on our first two days ended abruptly, and it began to drizzle.
admired the quaint home that Nobel laureate Thomas Mann built for his family,
went sailing on a local fishing boat, bought jewellery at the Amber Museum and
had a traditional lunch of borscht, hot potatoes and sour cream, kugel, latkes
and gehakte herring – a real Litvak meal! On the way back to Vilnius, we stopped
in Kaunus, which was once a key Jewish center, but due to time restraints, I was
unable to visit my grandfather’s home in nearby Kedainiai.
(The best I
could do was take a photograph outside a road sign pointing to the city.) Back
in Vilnius the next day, we met with Markas Zingeris, the director of the Vilna
Gaon State Jewish Museum, and his brother, Emanuelis Zingeris, the only Jewish
member of the Lithuanian parliament known as the Seimas. Both are exceptional,
educated men who are experts on Lithuanian Jewish history, speak good English
and have relatives in Israel.
“In my younger years, I didn’t look Jewish,
but my cousin did, and I had some fist fights,” the affable Markas Zingeris told
us, smiling. “There are still signs of anti-Semitism in Lithuania today. The
Internet is very nasty. But we have learned how to fight it.”
important for Lithuanians to know that Lithuanians participated in the murder of
Jews during the Holocaust, not just the Nazis,” said the eloquent Emanuelis
Zingeris. “It is important for Jews to know that there were other Lithuanians
who risked their lives to save Jews, and that Jews fought in the resistance
against the Nazis.”
THE MAJORITY of Lithuanians we met were polite,
pleasant and welcoming, especially when they heard we came from
“We love Israel,” a young Christian woman told me, and then
turning to her boyfriend, added, “We’d like to come on our
One of my journalist colleagues observed that Lithuanians are
generally very good looking. “Both the women and the men – so many are tall and
“Like basketball players,” another
Incidentally, as we sat in a packed bar in Vilnius one night,
almost everyone held large beer glasses and was glued to the TV screen, cheering
on the Lithuanian national basketball team playing in the European Championships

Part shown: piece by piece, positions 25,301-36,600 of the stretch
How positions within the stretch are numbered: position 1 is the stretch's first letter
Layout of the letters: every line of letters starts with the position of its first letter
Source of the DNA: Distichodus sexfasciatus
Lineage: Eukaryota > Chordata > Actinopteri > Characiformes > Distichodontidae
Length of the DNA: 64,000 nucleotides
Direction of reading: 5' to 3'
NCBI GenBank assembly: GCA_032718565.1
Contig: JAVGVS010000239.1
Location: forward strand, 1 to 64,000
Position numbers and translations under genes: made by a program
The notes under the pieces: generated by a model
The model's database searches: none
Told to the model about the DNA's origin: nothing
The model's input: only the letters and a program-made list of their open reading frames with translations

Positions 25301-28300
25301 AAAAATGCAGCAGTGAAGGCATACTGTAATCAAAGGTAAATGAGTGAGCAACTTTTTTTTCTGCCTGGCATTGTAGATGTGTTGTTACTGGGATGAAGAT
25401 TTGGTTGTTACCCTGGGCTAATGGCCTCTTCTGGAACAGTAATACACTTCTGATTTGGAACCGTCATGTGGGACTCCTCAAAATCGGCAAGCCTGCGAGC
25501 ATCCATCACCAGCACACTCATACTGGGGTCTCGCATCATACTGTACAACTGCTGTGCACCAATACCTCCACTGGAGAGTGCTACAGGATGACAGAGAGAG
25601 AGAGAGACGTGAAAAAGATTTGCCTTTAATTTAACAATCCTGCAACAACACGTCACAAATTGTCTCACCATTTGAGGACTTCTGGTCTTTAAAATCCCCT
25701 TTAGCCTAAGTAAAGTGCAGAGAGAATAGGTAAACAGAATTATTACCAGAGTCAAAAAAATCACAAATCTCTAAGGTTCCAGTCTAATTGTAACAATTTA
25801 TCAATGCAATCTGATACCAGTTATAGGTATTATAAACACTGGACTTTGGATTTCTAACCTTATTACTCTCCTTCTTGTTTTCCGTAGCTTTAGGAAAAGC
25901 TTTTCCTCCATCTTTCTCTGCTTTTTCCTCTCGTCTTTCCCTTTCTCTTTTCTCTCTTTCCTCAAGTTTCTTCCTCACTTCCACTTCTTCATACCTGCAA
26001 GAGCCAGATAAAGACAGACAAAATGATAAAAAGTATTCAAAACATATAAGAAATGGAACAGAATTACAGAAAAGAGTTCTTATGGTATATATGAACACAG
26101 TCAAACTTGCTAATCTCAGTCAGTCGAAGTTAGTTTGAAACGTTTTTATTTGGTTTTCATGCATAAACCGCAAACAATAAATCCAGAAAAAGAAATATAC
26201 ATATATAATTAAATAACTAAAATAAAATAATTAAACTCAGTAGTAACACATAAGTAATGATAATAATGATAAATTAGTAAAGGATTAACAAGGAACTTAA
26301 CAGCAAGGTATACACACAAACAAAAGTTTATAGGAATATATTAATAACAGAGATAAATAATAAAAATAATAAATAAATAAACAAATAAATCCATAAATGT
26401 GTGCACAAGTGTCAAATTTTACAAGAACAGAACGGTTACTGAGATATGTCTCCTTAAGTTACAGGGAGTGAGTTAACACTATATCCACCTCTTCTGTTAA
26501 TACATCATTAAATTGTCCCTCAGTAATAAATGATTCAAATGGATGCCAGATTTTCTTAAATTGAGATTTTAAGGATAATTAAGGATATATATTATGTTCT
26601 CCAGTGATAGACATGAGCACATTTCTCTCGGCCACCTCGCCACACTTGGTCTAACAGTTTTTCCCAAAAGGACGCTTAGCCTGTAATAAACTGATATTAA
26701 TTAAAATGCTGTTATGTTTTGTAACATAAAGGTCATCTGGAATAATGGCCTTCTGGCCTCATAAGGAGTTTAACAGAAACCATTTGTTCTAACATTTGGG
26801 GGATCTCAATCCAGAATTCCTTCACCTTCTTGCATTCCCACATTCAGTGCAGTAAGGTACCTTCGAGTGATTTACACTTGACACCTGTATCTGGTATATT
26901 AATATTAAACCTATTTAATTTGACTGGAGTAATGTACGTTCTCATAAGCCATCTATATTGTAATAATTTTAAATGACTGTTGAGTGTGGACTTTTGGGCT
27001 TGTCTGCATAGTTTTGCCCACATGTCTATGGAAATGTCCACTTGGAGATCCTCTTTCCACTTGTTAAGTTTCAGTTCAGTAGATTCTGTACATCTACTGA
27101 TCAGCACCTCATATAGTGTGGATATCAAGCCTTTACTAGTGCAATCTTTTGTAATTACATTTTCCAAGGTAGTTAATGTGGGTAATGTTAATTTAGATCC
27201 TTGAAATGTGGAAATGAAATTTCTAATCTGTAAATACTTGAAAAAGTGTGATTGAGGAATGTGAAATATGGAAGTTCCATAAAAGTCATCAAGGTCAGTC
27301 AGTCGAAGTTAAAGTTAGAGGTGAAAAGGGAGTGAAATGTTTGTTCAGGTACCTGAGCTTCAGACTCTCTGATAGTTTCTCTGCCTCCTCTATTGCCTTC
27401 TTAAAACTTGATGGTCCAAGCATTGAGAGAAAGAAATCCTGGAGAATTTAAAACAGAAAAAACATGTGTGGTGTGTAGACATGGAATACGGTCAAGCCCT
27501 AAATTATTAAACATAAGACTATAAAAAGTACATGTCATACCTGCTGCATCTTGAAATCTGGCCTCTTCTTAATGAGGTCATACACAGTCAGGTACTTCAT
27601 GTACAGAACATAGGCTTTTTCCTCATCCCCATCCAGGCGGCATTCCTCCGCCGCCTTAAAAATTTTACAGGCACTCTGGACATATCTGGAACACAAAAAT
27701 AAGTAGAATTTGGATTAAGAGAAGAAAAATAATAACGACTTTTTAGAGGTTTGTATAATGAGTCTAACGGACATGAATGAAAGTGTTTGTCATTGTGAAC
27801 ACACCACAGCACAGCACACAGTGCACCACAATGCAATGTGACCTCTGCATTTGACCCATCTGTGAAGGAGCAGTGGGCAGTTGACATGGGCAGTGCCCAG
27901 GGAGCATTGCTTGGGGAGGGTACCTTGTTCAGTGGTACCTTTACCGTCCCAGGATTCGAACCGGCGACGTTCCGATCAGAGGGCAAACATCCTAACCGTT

Lithuania’s charming ambassador to Israel Darius Degitus
once joked that “Lithuanians are a very religious people – but basketball is our
religion.” Speaking at the Lithuanian National Day celebration in Tel Aviv in
February, Degitus pointed out that this is an important year for Lithuania,
which currently holds the presidency of the European Union Council.
also celebrating the 95th anniversary of its restoration and commemorating the
70th anniversary of the liquidation of the Vilnius Ghetto, to which the Fourth
World Litvak Congress now being held in Vilnius is dedicated.
President Dalia Grybauskaite paid tribute in her introductory remarks to the
large number of Litvaks who have made outstanding contributions in many fields
globally, among them Israel’s Prime Minister Binyamin Netanyahu and President
Shimon Peres, who visited Lithuania earlier this year.
“The history of
Lithuania and Litvaks is intertwined with painful memories,” Grybauskaite said.
“As you embrace your historical roots, I would also encourage you to plant new
seedlings of business, culture and science in Lithuania.”
Litvaks from the US, South Africa, Israel and elsewhere, she declared: “Living
dispersed around the world, you are an important and inseparable part of the
international friends of Lithuania, a community that we value and respect
greatly. Be always strong and do not forget that Lithuania remembers
Jewish leader Kukliansky said in her speech that in the past
quarter of a century, “a new generation has come on the scene.”
a hopeful note, she said: “I believe that the Jewish community has its own
future in Lithuania, and that Litvaks will continue creating history in
I returned home to Jerusalem with a better understanding of
why my grandfathers’ families had emigrated from Lithuania.
Lithuania, on the other hand, with its close ties to Israel and the US, seems to
be genuinely concerned about its small Jewish community as well as encouraging
Israelis and Litvak to visit.
Vilnius, the vibrant capital which locals
calls “the Jerusalem of the North” – maybe because of its central cathedral –
was definitely my favorite place.
I thoroughly enjoyed my first trip to
Lithuania, and look forward to returning.
Next time I’ll go to my
grandfather’s birthplace and delve further into the Jewish community’s tragic
past. Perhaps I’ll visit the carpet-weaver to remind her that Jews can have blue
eyes. Ultimately, though, our short sojourn in Lithuania left me with hope for a
brighter future of friendly ties and a jump in tourism.
The writer was a
guest of the Lithuanian Embassy in Israel.